We described a patient with very rare FL that was incidentally detected in an SLNB obtained to assess metastatic breast cancer. Cooperation with a hematologist is important to optimize treatment for such patients.

Availability of data and materials

All data generated or analyzed in this study are included in this report.



Computerized tomography


Follicular lymphoma


Malignant lymphoma


Magnetic resonance imaging


Non-Hodgkin lymphoma


Positron emission tomography


Sentinel lymph node biopsy




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The authors thank Ms. Satomi Yano, Ms. Yuki Nakajima, and Ms. Yumi Nishimura at the Department of Laboratory Pathology, Kyoritsu Hospital, for help preparing the pathology specimens.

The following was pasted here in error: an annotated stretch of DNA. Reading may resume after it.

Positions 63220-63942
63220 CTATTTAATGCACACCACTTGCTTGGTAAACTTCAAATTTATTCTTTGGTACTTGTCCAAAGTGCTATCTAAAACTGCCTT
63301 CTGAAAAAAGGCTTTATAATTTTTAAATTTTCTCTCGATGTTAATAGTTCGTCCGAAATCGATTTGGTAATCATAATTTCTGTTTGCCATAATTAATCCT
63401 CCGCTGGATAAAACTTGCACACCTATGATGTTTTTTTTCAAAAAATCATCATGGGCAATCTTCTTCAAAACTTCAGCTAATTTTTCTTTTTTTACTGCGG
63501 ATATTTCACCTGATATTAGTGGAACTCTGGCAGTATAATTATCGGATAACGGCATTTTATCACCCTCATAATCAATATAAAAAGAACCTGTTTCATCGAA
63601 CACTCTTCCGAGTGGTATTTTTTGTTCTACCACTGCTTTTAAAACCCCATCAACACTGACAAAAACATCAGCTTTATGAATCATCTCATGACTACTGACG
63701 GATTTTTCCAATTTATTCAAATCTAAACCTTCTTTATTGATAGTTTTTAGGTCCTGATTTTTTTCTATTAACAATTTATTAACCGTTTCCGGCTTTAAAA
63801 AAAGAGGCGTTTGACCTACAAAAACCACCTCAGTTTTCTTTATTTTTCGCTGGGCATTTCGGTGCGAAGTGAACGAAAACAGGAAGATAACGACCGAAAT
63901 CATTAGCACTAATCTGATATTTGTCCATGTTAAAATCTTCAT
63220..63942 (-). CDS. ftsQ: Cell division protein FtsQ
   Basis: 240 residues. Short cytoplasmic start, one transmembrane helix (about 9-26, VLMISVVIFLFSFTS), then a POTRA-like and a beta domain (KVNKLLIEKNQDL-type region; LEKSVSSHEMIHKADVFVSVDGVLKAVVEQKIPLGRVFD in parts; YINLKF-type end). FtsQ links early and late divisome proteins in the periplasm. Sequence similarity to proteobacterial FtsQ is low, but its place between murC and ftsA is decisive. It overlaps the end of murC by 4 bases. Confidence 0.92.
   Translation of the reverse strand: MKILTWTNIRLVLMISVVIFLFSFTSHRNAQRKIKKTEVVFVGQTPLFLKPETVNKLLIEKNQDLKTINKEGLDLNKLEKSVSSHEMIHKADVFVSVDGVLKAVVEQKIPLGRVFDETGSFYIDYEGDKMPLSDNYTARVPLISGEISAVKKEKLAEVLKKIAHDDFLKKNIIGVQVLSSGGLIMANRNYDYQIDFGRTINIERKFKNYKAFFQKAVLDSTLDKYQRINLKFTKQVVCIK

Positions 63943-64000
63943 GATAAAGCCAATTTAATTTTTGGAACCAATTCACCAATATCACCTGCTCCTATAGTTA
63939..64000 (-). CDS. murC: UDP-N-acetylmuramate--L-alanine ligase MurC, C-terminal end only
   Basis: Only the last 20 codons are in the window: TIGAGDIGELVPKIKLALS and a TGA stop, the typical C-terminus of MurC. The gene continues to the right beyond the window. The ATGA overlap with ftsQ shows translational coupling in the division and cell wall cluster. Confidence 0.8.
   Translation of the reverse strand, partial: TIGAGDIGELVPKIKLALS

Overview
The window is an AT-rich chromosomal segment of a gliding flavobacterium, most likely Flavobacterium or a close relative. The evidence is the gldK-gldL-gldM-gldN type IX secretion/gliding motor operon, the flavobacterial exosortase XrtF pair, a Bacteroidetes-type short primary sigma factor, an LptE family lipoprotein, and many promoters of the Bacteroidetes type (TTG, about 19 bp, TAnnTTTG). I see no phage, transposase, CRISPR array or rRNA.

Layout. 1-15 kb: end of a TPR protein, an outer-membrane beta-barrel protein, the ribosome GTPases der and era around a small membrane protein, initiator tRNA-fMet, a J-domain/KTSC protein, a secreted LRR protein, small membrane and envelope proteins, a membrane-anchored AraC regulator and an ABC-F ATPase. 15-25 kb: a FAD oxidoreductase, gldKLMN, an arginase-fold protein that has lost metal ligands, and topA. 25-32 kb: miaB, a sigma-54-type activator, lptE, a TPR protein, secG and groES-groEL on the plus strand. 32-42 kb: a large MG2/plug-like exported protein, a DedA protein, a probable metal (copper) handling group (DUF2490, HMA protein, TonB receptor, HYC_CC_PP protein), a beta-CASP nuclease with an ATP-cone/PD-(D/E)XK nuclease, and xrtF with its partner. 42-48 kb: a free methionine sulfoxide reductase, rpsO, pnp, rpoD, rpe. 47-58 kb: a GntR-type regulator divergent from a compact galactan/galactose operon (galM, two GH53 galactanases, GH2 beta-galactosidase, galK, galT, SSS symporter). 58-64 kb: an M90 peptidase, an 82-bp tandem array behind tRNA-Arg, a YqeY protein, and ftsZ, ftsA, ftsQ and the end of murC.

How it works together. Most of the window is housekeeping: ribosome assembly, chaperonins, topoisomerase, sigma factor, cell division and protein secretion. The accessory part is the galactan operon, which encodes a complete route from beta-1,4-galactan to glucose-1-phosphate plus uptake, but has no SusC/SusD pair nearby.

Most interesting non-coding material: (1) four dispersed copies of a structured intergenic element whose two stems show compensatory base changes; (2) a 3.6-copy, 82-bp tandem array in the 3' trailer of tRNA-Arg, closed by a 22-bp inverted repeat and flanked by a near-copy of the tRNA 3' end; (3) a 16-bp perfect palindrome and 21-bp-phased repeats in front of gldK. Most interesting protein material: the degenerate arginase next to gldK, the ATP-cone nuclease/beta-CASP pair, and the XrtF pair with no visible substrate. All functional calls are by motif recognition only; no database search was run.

The authors declare that they have not received any funding for this case report.

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EH wrote the initial draft of the manuscript. NM supervised writing of the manuscript. EH, TF and SO conducted the surgery. EH, TF, and SO followed up the patient. AK and KS contributed to the pathological diagnosis. All authors read and approved the final version of the manuscript.

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Correspondence to Emiko Hiraoka.

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Hiraoka, E., Masumoto, N., Furukawa, T. et al. Follicular lymphoma without lymphadenopathy incidentally diagnosed by sentinel lymph node biopsy during breast cancer surgery: a case report. surg case rep 8, 167 (2022).

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  • Breast cancer
  • Malignancy
  • Follicular lymphoma
  • Sentinel lymph node biopsy